In summary, the Ottoman Empire was an efficient state apparatus that was not the enemy of Christian Europe from the outset, nor was it ever the all-encompassing enemy, but it remained a threat to the “Occident” for centuries, also due to its energetic and persistent expansionist ambitions, which were sometimes religiously based. Despite the inevitable clash between Christianity and Islam, between the Occident and the Orient, it was difficult for the fragmented European states of the 15th century to come to a common denominator and stand united in order to take effective action against the Ottomans. The kinship relations of Central and Eastern Europe were closely intertwined, the fronts and constellations were interwoven and in constant flux. There was a lively exchange, cultural transfer and also friendships and alliances between the supposed enemies.

There is more by Christian Schaller in his book – Augsburger Kulturgeschichten. You can get reading samples and an order form via the link.

Literature

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– Franz Babinger, Der Quellenwert der Berichte über den Entsatz von Belgrad am 21./22. Juli 1456, in: Sitzungsberichte Jahrgang 1957, Heft 6, hrsg. von der Bayerischen Akademie der Wissenschaften, Philologisch-Historische Klasse, München 1957, S. 1-26.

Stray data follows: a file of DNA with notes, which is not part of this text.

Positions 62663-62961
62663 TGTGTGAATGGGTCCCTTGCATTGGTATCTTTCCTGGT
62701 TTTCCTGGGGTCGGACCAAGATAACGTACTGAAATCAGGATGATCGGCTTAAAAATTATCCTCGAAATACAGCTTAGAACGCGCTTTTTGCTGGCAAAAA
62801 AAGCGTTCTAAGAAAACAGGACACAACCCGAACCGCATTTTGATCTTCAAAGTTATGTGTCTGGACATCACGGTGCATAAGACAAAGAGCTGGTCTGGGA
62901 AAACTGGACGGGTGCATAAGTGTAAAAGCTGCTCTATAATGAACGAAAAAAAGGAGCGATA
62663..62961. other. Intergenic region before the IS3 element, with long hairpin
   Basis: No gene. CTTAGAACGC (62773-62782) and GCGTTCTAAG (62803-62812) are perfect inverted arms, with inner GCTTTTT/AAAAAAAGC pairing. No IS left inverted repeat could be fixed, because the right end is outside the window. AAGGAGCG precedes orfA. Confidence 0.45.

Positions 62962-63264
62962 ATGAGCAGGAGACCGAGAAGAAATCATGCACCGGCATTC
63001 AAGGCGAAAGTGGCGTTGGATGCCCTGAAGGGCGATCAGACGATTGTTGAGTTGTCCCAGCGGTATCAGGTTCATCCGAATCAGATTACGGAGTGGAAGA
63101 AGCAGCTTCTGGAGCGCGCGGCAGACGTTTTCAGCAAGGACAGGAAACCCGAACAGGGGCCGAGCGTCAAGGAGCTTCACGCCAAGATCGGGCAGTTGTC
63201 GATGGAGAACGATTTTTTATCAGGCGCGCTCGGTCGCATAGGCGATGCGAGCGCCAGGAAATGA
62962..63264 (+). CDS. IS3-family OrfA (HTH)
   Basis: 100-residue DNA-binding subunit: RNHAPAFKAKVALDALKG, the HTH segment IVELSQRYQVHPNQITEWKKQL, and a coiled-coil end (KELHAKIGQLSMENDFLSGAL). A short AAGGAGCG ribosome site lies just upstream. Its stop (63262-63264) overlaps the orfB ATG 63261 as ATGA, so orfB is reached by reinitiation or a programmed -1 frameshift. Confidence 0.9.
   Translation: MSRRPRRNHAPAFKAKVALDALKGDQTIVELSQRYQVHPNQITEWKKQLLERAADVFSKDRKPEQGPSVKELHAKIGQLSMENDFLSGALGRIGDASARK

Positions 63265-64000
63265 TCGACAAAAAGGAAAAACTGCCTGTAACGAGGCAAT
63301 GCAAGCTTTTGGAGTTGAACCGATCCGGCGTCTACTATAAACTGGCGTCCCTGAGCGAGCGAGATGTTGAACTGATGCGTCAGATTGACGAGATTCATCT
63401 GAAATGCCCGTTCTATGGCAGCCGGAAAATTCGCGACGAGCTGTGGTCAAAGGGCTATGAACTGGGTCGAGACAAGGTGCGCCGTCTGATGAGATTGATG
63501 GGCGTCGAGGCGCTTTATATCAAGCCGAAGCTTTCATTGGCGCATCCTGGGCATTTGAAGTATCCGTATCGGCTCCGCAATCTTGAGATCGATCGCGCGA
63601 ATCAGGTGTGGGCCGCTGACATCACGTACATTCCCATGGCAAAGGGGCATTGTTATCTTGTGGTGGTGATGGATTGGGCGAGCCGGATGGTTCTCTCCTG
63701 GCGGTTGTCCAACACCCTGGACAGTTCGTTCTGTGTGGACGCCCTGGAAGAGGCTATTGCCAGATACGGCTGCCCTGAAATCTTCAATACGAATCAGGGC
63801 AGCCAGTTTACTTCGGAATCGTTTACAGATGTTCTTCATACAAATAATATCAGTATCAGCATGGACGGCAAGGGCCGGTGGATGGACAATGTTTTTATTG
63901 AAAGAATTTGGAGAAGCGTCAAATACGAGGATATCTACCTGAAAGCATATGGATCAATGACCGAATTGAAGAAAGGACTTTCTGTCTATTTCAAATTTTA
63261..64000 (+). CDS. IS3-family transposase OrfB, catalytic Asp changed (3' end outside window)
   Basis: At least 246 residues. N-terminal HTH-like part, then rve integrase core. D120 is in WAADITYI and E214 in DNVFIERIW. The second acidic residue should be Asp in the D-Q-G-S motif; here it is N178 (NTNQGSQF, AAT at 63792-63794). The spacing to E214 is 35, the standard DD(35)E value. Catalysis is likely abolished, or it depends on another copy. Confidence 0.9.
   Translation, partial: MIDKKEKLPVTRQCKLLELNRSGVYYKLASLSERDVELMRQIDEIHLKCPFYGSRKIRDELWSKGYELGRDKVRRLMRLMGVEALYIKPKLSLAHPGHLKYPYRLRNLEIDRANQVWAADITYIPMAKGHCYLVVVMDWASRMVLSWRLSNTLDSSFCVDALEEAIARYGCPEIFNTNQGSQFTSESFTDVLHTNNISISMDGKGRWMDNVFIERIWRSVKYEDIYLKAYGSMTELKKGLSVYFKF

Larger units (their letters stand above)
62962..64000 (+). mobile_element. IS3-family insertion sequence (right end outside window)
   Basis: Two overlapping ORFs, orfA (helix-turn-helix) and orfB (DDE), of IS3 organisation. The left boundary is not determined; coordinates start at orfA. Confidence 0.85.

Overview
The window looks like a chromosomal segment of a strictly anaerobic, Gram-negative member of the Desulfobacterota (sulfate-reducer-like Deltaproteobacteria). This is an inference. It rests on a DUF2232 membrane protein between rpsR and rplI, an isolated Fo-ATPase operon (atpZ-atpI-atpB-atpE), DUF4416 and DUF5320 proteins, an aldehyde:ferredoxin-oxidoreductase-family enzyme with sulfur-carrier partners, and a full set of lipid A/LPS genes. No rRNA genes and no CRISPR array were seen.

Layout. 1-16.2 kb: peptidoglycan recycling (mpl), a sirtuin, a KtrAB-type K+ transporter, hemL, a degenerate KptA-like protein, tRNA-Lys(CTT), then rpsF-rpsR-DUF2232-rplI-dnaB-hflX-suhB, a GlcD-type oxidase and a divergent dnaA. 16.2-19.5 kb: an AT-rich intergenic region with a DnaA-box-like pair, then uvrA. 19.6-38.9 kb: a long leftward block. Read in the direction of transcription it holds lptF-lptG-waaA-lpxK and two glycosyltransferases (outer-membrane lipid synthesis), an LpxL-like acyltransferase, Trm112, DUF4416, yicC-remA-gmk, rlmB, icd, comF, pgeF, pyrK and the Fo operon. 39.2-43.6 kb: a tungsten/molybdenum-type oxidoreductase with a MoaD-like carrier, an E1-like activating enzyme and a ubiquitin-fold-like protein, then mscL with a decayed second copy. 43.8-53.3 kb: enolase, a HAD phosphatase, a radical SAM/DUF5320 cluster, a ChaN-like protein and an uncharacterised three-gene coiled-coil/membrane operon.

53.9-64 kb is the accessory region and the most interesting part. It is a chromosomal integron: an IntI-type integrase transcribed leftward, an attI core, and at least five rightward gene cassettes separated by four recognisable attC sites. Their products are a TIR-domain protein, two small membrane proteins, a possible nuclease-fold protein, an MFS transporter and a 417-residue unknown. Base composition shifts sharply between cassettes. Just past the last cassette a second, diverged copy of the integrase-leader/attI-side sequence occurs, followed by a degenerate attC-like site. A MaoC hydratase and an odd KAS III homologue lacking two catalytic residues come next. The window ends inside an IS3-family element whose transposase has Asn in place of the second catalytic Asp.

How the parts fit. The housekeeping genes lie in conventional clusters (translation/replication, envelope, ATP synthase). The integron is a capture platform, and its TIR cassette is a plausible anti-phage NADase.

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– Christian Gastgeber, Matthias Corvinus und seine Zeit. Europa am Übergang vom Mittelalter zur Neuzeit zwischen Wien und Konstantinopel, in: Denkschriften / Österreichische Akademie der Wissenschaften, Philosophisch-Historische Klasse ; 409, Wien 2011.
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– Péter Hanák u. Kálmán Benda, Die Geschichte Ungarns. von den Anfängen bis zur Gegenwart, hsrg. von DEMS. u.a., Essen 1988.
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– Jean Marie Mayeur u. Norbert Brox (Hg.), Die Geschichte des Christentums. Religion, Politik, Kultur, Bd.7: Von der Reform zur Reformation (1450-1530), Freiburg 2010.
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– Zuzsa Teke, Der ungarische König (1458-1490), in: Der Herrscher in der Doppelpflicht. europäische Fürsten und ihre beiden Throne, hrsg. Von Heinz Duchhardt (Veröffentlichungen des Instituts für Europäische Geschichte Mainz/ Beiheft ; 43 : Abteilung Universalgeschichte), Mainz am Rhein 1997.
– Thomas von Bogyay, Grundzüge der Geschichte Ungarns, Darmstadt 1977